A trade union chief has cast doubt on the Scottish Government’s ability to orchestrate an orderly shift away from oil and gas.
Gary Cook of the GMB says Scotland is the “blueprint for how not to deliver a just transition”, citing historic failures to ensure renewables projects benefit local communities.
Specifically, he draws attention to one of the country’s few fabrication yards, which should be “thriving” off the back of domestic renewables work.
Instead Mr Cook believes it is in a “precarious” position after an offshore wind contract – expected to be the making of the site – was abandoned.
Uncertainty at Methil
A matter of months later it won a deal with Saipem to manufacture eight wind turbine jackets for the nearby Neart na Gaoithe (NnG) development.
Announced in April 2021, the work was expected to yield almost 300 jobs, but the contract hasn’t gone to plan.
In September, Harland and Wolff revealed it had reached an agreement to reduce the scope of the work to four jackets after “complications and delays”.
Then, just before the turn of the year, the company dropped the bomb that the deal had been terminated due to cost escalations that had made the job “sub-economic”.
Juxtaposed by energy strategy
News that Harland and Wolff had opted to ditch the NnG work came less than a fortnight before the Scottish Government unveiled its blueprint for a just transition.
It contained an ambition to “maximise the use of Scottish manufactured components” in energy transition projects, something that has been sorely lacking to date.
But without growth in the number and scale of fabrication yards north of the border, it’s likely the lion’s share of work for offshore wind farms will continue to take place overseas.
‘Radical change’ needed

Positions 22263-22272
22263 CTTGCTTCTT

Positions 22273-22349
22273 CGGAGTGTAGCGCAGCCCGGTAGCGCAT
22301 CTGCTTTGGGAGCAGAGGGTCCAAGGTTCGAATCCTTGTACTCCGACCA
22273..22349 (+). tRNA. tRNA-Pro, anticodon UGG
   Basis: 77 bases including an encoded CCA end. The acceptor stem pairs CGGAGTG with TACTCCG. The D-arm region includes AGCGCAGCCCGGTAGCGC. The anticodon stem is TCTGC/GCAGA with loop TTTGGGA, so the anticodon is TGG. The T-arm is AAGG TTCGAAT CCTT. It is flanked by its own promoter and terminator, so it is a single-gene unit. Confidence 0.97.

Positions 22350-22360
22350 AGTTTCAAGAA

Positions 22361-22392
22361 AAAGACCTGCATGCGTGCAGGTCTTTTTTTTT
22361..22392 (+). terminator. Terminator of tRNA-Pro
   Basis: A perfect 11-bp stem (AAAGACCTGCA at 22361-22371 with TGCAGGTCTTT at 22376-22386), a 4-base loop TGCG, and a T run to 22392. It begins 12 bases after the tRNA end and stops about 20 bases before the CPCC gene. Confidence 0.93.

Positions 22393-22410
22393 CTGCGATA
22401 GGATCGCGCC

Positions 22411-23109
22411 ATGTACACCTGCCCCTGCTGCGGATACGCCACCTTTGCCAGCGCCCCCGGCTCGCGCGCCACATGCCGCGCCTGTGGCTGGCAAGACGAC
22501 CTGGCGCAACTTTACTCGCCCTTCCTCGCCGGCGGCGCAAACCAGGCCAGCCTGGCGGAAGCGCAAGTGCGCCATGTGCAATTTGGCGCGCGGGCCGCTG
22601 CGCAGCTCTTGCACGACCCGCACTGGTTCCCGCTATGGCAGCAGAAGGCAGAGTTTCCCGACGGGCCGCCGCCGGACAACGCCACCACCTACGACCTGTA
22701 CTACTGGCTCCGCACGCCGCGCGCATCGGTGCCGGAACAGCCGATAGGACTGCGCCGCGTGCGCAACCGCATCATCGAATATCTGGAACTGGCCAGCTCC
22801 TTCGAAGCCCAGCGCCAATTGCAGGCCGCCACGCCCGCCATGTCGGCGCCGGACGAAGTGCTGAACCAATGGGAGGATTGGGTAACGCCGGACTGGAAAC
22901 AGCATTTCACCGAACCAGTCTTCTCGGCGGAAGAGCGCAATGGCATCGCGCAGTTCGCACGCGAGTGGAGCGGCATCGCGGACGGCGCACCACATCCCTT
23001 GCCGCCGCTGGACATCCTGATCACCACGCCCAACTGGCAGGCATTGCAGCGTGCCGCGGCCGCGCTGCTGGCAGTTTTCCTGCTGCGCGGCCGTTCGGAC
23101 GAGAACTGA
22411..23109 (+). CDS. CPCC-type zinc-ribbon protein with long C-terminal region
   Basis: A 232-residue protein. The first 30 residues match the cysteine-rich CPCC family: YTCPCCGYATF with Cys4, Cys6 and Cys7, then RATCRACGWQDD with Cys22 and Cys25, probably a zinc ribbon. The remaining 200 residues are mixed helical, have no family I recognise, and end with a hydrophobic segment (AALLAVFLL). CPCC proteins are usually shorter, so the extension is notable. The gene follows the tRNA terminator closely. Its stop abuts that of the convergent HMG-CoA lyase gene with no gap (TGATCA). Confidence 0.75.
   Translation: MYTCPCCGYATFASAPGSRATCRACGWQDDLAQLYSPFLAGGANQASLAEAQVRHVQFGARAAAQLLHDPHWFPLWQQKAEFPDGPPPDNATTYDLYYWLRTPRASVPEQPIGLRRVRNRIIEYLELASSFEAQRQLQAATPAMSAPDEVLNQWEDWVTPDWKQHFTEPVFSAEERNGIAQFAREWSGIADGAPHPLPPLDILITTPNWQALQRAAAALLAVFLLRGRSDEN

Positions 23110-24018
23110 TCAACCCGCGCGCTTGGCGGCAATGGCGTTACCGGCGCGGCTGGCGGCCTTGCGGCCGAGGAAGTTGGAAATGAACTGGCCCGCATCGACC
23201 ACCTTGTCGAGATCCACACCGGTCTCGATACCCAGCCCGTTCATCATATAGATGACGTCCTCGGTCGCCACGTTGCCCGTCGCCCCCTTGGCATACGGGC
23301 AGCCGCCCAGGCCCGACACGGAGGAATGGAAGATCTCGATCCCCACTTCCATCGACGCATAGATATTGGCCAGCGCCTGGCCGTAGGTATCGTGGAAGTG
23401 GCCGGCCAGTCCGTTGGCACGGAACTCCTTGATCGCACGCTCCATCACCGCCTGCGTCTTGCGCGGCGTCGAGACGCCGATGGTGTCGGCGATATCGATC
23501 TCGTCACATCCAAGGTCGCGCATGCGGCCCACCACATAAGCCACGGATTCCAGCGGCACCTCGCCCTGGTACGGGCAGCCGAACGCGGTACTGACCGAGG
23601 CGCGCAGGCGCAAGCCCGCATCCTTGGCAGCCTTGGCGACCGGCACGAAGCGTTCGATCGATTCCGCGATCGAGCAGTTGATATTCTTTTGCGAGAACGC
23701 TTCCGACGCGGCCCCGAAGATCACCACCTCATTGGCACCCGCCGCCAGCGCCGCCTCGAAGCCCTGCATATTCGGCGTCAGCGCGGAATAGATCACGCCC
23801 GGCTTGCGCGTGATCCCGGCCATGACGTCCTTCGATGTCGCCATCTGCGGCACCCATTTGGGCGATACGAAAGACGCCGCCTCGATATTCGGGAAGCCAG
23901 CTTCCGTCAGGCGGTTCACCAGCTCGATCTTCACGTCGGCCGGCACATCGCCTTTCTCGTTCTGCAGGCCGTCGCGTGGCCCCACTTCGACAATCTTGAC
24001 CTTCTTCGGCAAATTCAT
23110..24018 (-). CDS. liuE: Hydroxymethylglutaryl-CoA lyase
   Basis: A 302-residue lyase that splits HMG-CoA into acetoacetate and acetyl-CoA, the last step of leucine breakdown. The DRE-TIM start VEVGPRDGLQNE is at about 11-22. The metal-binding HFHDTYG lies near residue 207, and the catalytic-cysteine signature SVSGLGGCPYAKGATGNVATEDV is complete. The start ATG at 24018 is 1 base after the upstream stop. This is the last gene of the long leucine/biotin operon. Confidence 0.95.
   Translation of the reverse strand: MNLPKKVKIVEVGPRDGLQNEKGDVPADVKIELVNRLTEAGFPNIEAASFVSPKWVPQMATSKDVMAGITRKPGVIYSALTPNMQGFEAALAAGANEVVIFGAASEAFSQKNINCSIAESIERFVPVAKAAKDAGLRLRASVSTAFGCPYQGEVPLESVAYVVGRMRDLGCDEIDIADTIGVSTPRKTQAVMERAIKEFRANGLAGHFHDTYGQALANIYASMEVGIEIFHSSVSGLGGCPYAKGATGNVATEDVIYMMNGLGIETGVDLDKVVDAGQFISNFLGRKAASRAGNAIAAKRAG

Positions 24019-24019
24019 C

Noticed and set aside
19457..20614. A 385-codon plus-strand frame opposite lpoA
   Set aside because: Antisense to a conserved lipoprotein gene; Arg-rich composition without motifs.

Mr Cook, GMB Scotland senior organiser, said: “Scotland is the blueprint for how not to deliver a just transition for workers and their communities, and Methil is central to the story.
“It’s a yard and community that should be thriving, fabricating the infrastructure needed to help power the domestic and global renewables sector.
“Instead, the outlook for the yard remains precarious because the Scottish and UK governments have consistently failed to create the industrial conditions needed for communities like Methil to compete and prosper.
“That’s why tens of thousands of green jobs have been offshored to the rest of the world over the last decade, and without radical change that failure will continue.”
Responding to Mr Cook’s comments, a Scottish Government spokesperson said: “The Scottish Government is wholly committed to a just transition that will help us meet our climate targets while supporting good, green jobs for our highly skilled workforce.
“We have committed £2 billion in low carbon funding to invest in new measures to end Scotland’s contribution to climate change and create green jobs.
“Initiatives like the Just Transition Fund for the north east and Moray, the Green Jobs Fund and the ScotWind projects will deliver investment across the Scottish supply chain and help create and support thousands of good green jobs.
“We have engaged extensively with workers, trade unions, communities, businesses and local authorities to understand how best to deliver on their vision for their regions.
“Recently, new research from the Universities of Warwick and Strathclyde provided an initial upper estimate that up to 100,000 roles in Scotland are ‘new and emerging’ green jobs and the PWC Green Jobs Barometer, published last month, showed Scotland is the top ranked nation in the UK for green jobs creation for the second year in a row.”
A UK Government spokeswoman added: “While industrial policy is a devolved matter, the UK is leading the world on climate change and our British Energy Security Strategy sets out our plan to supercharge our domestic renewable energy and nuclear capacity, as well as supporting our North Sea oil and gas industry as we transition to lower carbon energy.”
Harland and Wolff were also approached for comment.